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I had a question regarding the direction of the pitching moment.

To make sure we are on the same page, here is what I know so far (please correct me if I am wrong).

  1. Lift acts through center of pressure
  2. Normally moment is taken around Aerodynamic Center because then the moment does not vary with angle of attack.
  3. In a cambered airfoil, the aerodynamic center and center of pressure are not at the same place, so the lift created also generates a moment at the aerodynamic center.
  4. In a symmetric airfoil, the aerodynamic center and the center of pressure are at the same place, so you do not have a pitching moment.
  5. Location of Aerodynamic Center is fixed for an airfoil, it does not change with speed.

I am trying to understand the concept of longitudinal static stability and in all the diagrams, the pitching moment is shown to be nose up.
enter image description here

But I would imagine that the center of pressure is further downstream on a airfoil than the aerodynamic center, so shouldn't the pitching moment be nose down? As shown in this picture enter image description here

Thanks for your help,

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    $\begingroup$ you can have a moment computed around any arbitrary point. There is a center of gravity, a center of pressure and aerodynamic center. 3 different things, but really, the rotation of an object depends on the moment computed around whatever is the hinge (in this case center of gravity) $\endgroup$ – Radu094 Oct 26 '16 at 18:19
  • $\begingroup$ @Radu094, you are right except that there is no 'hinge' on a flying aircraft. For our mathematical convenience, we may consider all motion as rotations around CG plus whatever translation there is, but if you try to isolate pure rotation, its centre could be anywhere. A delta wing airplane can have centre of controlled pitch rotation outside in front of the craft (which may confuse pilots), due to strong force from elevons. An isolated normal wing, with its initial lift (CP) at ¼chord and CG at ½, will start pitching up about a point midway between the two. $\endgroup$ – Zeus Oct 27 '16 at 2:25
  • $\begingroup$ The diagram above is for an aircraft with the Center of Pressure (CP) IN FRONT of the center of Gravity (CG). in this case the pitching moment is indeed Nose up. But this makes the aircraft statically unstable. Only one aircraft (AFAIK) is like this, (the F-16) and it is only like this when subsonic. It can deal with the instability because it is "fly by wire" - the computer constantly generates stabilator inputs to compensate. Most all other aircraft have the CP behind the CG and then the pitching moment is indeed nose down. $\endgroup$ – Charles Bretana Oct 30 '16 at 16:11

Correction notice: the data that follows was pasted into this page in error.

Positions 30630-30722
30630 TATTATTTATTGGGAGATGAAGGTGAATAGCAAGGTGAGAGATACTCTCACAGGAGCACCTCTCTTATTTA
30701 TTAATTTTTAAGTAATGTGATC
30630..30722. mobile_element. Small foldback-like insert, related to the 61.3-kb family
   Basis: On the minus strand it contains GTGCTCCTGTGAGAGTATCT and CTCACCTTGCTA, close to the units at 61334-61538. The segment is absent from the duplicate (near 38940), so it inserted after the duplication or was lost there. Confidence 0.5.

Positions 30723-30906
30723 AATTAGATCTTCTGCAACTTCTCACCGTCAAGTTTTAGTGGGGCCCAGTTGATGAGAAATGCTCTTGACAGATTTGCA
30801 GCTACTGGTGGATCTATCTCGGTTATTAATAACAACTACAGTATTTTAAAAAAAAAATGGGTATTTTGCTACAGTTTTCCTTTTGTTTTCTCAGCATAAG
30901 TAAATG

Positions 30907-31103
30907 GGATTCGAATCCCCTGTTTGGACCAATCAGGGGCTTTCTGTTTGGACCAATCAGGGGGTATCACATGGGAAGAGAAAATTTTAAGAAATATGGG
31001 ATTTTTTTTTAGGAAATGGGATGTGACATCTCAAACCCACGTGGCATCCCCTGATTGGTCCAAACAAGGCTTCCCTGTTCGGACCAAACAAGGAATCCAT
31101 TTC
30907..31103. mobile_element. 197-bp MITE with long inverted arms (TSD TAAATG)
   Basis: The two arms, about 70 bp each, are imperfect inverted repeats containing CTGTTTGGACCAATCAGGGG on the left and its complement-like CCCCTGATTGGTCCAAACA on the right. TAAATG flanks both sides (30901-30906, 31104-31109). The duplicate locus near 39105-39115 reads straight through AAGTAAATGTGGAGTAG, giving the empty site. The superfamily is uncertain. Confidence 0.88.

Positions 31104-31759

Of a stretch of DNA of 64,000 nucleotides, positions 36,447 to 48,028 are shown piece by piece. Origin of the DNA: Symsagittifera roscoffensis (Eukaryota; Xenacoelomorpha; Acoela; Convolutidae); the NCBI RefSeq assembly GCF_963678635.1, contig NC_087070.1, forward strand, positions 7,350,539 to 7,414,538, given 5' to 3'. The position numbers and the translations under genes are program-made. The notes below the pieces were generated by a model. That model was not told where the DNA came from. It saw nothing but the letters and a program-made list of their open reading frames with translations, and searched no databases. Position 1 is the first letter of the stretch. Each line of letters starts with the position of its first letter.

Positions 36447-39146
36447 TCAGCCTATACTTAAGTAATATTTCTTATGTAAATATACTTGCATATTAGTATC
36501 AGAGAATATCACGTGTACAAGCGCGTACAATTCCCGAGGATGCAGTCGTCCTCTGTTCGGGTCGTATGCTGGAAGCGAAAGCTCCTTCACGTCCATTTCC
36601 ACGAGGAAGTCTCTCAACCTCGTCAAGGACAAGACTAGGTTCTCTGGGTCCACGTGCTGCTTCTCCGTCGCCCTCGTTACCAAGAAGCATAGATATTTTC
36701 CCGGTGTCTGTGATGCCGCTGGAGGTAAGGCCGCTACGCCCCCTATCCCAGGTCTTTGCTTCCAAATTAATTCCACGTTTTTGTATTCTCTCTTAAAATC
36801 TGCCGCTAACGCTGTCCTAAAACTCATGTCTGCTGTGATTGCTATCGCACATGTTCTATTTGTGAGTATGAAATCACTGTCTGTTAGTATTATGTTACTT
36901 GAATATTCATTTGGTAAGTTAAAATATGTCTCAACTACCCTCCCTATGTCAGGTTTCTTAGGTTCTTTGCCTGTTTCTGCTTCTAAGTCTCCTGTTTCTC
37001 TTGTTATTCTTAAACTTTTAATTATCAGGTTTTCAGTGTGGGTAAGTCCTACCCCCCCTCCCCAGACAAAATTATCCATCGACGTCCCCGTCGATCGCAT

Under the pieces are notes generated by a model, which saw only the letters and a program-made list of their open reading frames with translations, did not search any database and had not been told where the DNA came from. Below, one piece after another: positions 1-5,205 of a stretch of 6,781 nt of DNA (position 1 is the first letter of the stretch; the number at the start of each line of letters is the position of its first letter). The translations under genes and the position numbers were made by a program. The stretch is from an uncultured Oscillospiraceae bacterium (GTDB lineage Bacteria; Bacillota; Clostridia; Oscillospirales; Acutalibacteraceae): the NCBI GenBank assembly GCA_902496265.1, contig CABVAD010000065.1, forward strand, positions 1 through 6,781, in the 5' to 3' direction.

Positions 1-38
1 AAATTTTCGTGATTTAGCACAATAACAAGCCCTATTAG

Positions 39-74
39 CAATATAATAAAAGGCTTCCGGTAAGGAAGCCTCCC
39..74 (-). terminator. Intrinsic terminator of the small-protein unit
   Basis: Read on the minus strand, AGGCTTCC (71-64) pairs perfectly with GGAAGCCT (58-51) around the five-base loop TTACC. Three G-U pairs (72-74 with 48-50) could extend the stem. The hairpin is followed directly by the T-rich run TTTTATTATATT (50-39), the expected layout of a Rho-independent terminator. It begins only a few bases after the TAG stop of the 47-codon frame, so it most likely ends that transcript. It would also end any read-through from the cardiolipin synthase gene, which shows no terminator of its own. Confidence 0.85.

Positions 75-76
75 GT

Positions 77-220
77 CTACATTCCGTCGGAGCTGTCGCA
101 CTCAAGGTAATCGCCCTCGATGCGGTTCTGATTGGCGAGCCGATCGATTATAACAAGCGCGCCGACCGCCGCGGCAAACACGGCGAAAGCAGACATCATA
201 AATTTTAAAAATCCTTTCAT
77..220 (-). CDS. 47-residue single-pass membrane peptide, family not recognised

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All points you mention are correct (for the nitpickers: Point 5 is only true below transsonic speeds). That the pitching moment of the wing is drawn nose-up is probably because it is positive this way - nothing more. The sketch you posted in your question is rather poor, with the center of gravity located behind mid-chord when it should be closer to the aerodynamic center.

Indeed, if you have positive camber, the center of pressure of the wing is behind the aerodynamic center, so the wing's pitching moment around the aerodynamic center should be nose-down. However, if you assume the center of gravity of the isolated wing to be at mid-chord, the aerodynamic center is normally between the quarter chord and mid points, so the wing all by itself will pitch up because it pitches around the center of gravity. The moment depends on the reference point.

Did you look at this answer for an explanation of static stability yet? Let me know if something is left unclear.

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  • $\begingroup$ Thanks, for the reply, indeed if you want longitudinal stability, the change in lift at the rear has to be more than at the front! $\endgroup$ – T-REX Oct 27 '16 at 9:03
  • $\begingroup$ @T-REX: Yup. Simple, isn't it? $\endgroup$ – Peter Kämpf Oct 27 '16 at 9:32

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